News

Access to finance is one of the major challenges faced by rural youth in Tanzania. They need capital to cover planting, breeding and harvesting expenses, and to improve production capacities and assets. However, many great ideas remain pipe dreams due to a lack of funding.

Banks and micro-finance institutions (MFIs) often hesitate to support rural enterprises, particularly if these enterprises are owned by young people. In some cases, financial institutions charge high interest rates and require fixed collaterals for loans. This excludes young entrepreneurs. In a bid to ease access to financial services, SNV’s Opportunities for Youth Empoyment (OYE) project funded by Mastercard Foundation has encouraged young people to form Youth Savings and Loan Associations (YSLAs) in the three programme countries: Tanzania, Rwanda, and Mozambique.

YSLAs are emerging as a successful finance model for young people. Saving groups are formed at the community level to financially and socially empower poor and vulnerable young people to pool their own limited resources. It allows them to improve their livelihoods and household economies with no external cash injection. In the meantime, participating young people receive training in financial management skills.

On 20 October 2016, the last day of the OYE annual meeting in Arusha, OYE teams visited an YSLA group meeting in the Ngurundoto village, Arusha. The OYE colleagues were inspired and impressed by this trend-setting group.

Ngurundoto VSLA member contributing his monthly share

“Starting a new YSLA is simple,” said Awadh Milasi, OYE Tanzania Agriculture Project Manager. “We appoint trained community-based agents to guide the formation of the groups, train them and offer technical assistance for 12 months, after which the groups become self-sustainable and self-driven.” The Ngurundoto group is now in the development phase. The village agent meets the group twice a month. In time, the visits will become less frequent and the YSLA will become self-governing.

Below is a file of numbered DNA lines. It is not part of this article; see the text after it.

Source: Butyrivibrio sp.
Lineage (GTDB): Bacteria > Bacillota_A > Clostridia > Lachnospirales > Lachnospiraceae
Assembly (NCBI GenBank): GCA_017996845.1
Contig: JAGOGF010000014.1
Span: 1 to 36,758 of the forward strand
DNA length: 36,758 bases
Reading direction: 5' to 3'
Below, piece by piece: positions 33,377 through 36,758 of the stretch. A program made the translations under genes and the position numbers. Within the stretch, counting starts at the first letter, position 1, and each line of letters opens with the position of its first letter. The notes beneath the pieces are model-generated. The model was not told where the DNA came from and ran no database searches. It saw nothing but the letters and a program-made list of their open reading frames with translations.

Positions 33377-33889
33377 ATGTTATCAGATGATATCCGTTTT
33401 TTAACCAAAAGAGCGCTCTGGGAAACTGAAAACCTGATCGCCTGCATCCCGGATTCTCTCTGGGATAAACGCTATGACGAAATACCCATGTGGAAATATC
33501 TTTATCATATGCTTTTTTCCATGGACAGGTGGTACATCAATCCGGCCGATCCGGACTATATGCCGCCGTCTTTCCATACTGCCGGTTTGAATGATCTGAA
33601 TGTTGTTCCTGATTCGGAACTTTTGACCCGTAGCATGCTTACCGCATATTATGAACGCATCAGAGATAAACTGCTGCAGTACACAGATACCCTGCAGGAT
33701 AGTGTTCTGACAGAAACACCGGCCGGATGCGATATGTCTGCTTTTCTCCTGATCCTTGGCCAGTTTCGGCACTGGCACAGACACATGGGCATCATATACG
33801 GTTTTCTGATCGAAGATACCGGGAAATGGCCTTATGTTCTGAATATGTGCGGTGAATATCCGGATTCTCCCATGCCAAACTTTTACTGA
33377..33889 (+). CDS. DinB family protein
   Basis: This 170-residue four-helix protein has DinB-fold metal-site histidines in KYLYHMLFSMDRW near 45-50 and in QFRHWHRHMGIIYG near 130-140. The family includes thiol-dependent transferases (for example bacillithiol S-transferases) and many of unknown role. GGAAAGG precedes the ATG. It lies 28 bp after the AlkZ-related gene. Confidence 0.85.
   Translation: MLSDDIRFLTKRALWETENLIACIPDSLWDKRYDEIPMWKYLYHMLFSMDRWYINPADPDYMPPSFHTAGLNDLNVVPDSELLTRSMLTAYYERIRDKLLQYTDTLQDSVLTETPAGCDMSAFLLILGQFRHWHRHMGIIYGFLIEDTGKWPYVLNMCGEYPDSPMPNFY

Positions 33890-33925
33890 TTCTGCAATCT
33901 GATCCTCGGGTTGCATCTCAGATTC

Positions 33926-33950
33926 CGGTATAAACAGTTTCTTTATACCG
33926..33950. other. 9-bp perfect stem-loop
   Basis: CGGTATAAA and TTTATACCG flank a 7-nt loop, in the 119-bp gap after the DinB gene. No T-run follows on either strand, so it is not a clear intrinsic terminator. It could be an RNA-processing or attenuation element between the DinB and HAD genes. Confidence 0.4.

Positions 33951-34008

So far, the association's members have been able to borrow and repay their loans. Some have been able to expand their farm activities, while others have invested in small businesses that support their families. The lending scheme reinforces group dynamics, financial responsibility and the participants' entrepreneurial drive. “I am now doing my best to invest in productive assets and income generating activities to be able to diversify my sources of income. I hope I can inspire other young women in my village to join, take advantage of the opportunities that YSLAs offer and be confident enough to make key decisions for their lives.” said 25-year old Rachel Eduard, an Association committee member.

Committee members perform an audit before sharing money with members.

OYE staff from Rwanda and Mozambique commented on the positive experiences and lessons learnt: “This group is well organised and has dedicated leadership,” said Zondai, Youth Development Advisor from OYE Mozambique. "The members are demonstrating discipline and efficiency, values that will contribute to their success. I can only wish them the best!”

“In Rwanda, with our youth cooperatives, we are trying to adapt this methodology to the local context and the renewable energy sector and create flexibility in both the amount and the duration of the loans made. We hope to be sharing similar results very soon”, Polycarpe Nshimirimana, OYE Business Skills and Enterprise Development Advisor from Rwanda stated.

The success of Youth Saving and Loan Associations has also led local government authorities to make loans accessible to young people. This is a promising sign showing that empowering youth in their own financial operations can be a good strategy to break the barrier between financial services and rural youth.

the group after the visit

For more information about the OYE project, please contact Elvine Binamungu, OYE Communication Coordinator or OYE Project Manager, Roy van der Drift.

experts

Roy van der Drift

Youth Employment Coordinator